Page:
When You’ve Got Potato Progress

I have been pleasantly surprised with my potato experiment. If you didn’t read about the planting process, I recommend starting with that post, you can check it out here.

My potatoes (both the kennebec and the sweet potatoes) have been growing FAST.

After planting my potatoes in bags, all I did was keep the soil moist, but not soaked, and leave them in full sun.

The Potato Timeline

I planted the sweet potato slips and the sprouted kennebec spuds on May 28.

A little over a week later, on June 6, the spuds started sprouting through the soil. The change was much more noticeable in the bags with spuds because the soil went from all plain dirt to speckled with sprouts, whereas the change wasn’t as perceptible for the sweet potato slips (but I imagine the growth was about the same.)


By June 10, the sprouts had put on a few inches of growth, with progress being about equal in the store bought bag vs. the grocery tote.


June 12, just two days later, they had grown even more.


My plan was to let them get to be about 6 inches, and then cover them with more dirt, to encourage them to continue growing vertically, and to create strong root systems (read: lots of potato potential!)

So, 2 weeks after planting my potatoes, it was time to add more dirt. I gently buried the plants from the last set of photos, leaving a couple of inches of leaves above the soil. You’ll likely bury some of the smaller, lower leaves when you do this, and that’s okay (and actually necessary.)


Just 4 days later, on June 16, the plants had shot up again!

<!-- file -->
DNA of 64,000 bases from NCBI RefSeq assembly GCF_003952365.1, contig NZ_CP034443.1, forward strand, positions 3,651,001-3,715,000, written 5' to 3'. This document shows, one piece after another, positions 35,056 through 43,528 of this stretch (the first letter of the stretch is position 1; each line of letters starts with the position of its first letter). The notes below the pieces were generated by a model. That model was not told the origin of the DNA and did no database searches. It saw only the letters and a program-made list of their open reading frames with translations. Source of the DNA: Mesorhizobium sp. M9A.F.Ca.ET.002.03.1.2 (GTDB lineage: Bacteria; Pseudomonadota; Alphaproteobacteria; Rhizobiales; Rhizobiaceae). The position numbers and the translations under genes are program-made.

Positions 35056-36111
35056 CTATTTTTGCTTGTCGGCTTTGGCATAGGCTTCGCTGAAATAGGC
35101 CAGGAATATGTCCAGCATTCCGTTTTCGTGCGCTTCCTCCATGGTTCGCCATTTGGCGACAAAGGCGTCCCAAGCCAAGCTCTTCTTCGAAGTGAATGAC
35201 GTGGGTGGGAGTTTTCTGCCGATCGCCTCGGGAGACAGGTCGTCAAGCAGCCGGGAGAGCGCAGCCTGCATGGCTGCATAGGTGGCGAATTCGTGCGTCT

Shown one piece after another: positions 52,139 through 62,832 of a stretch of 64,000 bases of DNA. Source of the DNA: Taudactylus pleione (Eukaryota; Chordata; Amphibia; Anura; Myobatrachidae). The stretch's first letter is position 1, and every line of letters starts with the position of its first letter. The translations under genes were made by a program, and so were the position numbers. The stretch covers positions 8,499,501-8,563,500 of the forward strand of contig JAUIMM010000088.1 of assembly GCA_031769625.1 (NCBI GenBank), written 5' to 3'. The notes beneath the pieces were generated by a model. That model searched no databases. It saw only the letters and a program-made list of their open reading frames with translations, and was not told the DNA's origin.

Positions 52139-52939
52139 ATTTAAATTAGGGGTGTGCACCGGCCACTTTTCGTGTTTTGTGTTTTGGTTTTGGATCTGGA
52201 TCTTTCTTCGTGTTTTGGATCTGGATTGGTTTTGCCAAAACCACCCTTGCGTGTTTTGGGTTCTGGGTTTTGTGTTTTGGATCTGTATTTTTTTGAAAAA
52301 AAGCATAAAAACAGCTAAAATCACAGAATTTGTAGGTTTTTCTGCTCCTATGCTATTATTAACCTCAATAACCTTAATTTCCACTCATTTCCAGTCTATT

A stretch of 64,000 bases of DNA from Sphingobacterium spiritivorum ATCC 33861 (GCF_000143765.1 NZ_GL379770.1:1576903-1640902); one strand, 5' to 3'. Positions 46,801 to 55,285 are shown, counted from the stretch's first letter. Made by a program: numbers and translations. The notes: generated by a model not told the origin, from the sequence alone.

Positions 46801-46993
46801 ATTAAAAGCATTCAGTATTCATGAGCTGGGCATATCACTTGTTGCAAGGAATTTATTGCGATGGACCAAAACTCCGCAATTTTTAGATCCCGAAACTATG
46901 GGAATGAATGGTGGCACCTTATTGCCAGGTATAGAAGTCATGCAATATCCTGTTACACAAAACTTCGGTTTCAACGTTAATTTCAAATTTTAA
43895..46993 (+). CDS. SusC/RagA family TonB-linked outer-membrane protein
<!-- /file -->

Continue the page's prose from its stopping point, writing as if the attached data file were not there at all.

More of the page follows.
I added dirt again on June 18th, and this time filled each bag to its capacity.

To note, the potato grow bags definitely have more space and are sturdier than my normal tote bags.

The tote bags aren’t quite as tall or wide, and they aren’t as sturdy (both of mine tore a bit when I adjusted their location). If you haven’t started growing yet, I have a hunch that the store bought tote is going to produce a higher yield. But, I will of course give a final recommendation once it’s time to harvest in the fall.

So now that the bags are filled to the brim with soil, I just let the potatoes grow and I wait until they’re ready to harvest. Although, I make no guarantees that I won’t do a little exploratory digging before then to see if there’s some progress. So stay tuned 🙂

3 Tips For Growing Potatoes In Bags

  1. Start with sides of bags rolled down, and unroll them as you add more soil.
  2. Once your plants are about 6 inches above the soil, bury the plants until just the top leaves stick out from the dirt. Repeat until the bags are full.
  3. Choose your spot well (a sunny, level place is best). Bags don’t have a solid form, so moving them disrupts the roots (I learned this by accidentally shocking one of my potato plants when I moved it.)

I’ve been getting lots of positive feedback from other homesteaders who have successfully harvested homegrown potatoes from bags, and others who use other small space solutions like trash cans, barrels, and raised beds.

Have you grown potatoes before? What method has worked best for you?

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  1. Carlyn,
    Is it too late in the 757 area? Are there different potatoes for different times? Where can you get starters? Sorry for so many questions. Thanks

    1. Hi Debra! Potatoes need between 90-120 days to grow (depending on the type). So that means you need to have that amount of days to allow the potatoes to grow before the first frost is expected. You can check historical frost dates for your area to get a feel for when the first frost in fall/winter may fall.

      I found sprouted potatoes at a local nursery, and sweet potato slips at southern states. I know you can also order them online.

      I hope that helps!

  2. I found Yukon Gold Slips at Blue Seal. Growing them along with some Red Onion Sets I got from the Same place in old horse water troughs. Planted them back in June and they are doing amazing.

    1. Awesome Joann! Troughs sound like a great option. I haven’t grown onions before, I need to add them to my list

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